Communist Party USA

  Few can excel at two high-profile careers. It’s almost unheard of to excel at four or five, so when someone can, you know they are gifted beyond measure. Paul Leroy Robeson was one such person. His immense talent, coupled with his strong support for civil rights, labor, and peace, made him a powerful figure on the Left and a target of the Right. Robeson was born on April 9, 1898, in New Jersey to Maria Louisa Bustills, a member of a prominent Quaker family, and Rev. William Drew Robeson, who had escaped from slavery while in his teens. After his mother died when he was six, his family was often uprooted and subjected to deep poverty. Though Robeson was a star athlete, it was his grades that got him a scholarship into college. As a high school student, he drew the attention of the NAACP, which wrote a short article in the Crisis about his accomplishments. Robeson attended four universities and earned a law degree. Throughout his academic career, he sang and acted in musicals, was part of several clubs such as theater and debate, and still had time to play professional football for two NFL leagues. He flourished in everything he put his hand and mind to, especially with his sweetheart wife/talent agent Eslanda (“Essie”) at his side. However, this was not without its share of prejudice and racism. Robeson practiced law for a short while but left due to rampant racism in the field. Though he played football, it was touring while singing and acting that he loved. Beginning in the 1930s, Robeson refused to be disrespected and insisted he set an example for how Black men should act and be treated. He wrote an essay called “I Want to Be African” and set out to learn his roots and to apply them to his and his people’s future. He befriended British socialists and anti-capitalists. He visited the Soviet Union, where he felt “at home” and “for the first time like a full human being.” In 1935, he took a role in the film Sanders on the River, thinking it would be good for the world to see how actual Africans looked and behaved. Though it gained him worldwide fame, the stereotypical portrayal damaged his reputation. When a commissioner of British colonial Nigeria protested the film, Robeson became more conscious of the roles he took. In 1928 Robeson performed the role of “Joe” in the British production of the musical Showboat and later in the 1936 film version. He became known for a signature song, “Ol Man River,” and sang it often at concerts. Over the years he omitted the racist words and changed the lyrics from “I’m tired of living’ / And scared of dying” to the militant “I must keep fightin’ / Until I’m dyin’.” Exposure to the Spanish Civil War was a turning point for his anti-fascist views. He supported the communist and anarchist causes, assisted the Loyalist bando republicano, and aided war refugees. In London in 1937 he gave a famous anti-fascist speech where he said, “The artist must take sides. He must elect to fight for freedom or slavery.” Robeson went to Spain to sing to soldiers in support of the short-lived International Brigade. He met the Chinese progressive activist Liu Liangmo, who taught Robeson the patriotic song “Arise!,” which Robeson would perform live and record in studio. Robeson often challenged segregationist policies. In 1940, he performed before a packed audience of 30,000 at the Hollywood Bowl. Yet only one hotel in Los Angeles would take his money, and with the caveat…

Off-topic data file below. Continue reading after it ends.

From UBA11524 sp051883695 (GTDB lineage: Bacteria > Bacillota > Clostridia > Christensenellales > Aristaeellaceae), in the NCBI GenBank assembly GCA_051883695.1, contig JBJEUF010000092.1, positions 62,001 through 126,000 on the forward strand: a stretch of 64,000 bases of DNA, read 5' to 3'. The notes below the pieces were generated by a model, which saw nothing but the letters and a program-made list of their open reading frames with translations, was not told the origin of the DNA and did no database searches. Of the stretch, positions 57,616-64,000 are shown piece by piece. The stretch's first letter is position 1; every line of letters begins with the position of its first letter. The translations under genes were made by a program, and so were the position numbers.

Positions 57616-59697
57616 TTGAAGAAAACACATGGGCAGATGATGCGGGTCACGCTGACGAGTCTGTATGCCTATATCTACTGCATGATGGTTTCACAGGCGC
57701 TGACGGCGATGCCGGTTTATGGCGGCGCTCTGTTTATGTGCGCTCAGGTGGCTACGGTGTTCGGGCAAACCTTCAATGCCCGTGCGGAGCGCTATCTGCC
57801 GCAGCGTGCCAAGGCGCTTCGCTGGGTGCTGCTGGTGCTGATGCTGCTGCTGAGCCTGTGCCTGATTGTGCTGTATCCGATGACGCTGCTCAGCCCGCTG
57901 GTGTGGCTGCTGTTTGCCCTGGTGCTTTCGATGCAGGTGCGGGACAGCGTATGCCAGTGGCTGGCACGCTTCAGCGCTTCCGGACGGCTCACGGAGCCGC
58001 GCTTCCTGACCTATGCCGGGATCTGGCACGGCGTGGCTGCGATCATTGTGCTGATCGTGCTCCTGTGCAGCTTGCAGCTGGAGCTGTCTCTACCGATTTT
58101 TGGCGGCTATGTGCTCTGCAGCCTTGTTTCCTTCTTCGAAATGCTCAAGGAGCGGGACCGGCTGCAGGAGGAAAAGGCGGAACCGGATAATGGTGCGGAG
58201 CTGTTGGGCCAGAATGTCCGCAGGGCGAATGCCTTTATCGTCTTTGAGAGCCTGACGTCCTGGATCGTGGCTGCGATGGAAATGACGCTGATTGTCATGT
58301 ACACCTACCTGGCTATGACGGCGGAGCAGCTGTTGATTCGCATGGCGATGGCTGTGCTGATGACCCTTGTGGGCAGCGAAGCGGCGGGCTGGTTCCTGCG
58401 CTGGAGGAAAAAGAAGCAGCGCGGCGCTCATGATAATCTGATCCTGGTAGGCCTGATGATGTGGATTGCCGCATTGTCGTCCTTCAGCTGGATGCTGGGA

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Paul Robeson: “I must keep fightin’, until I’m dyin'”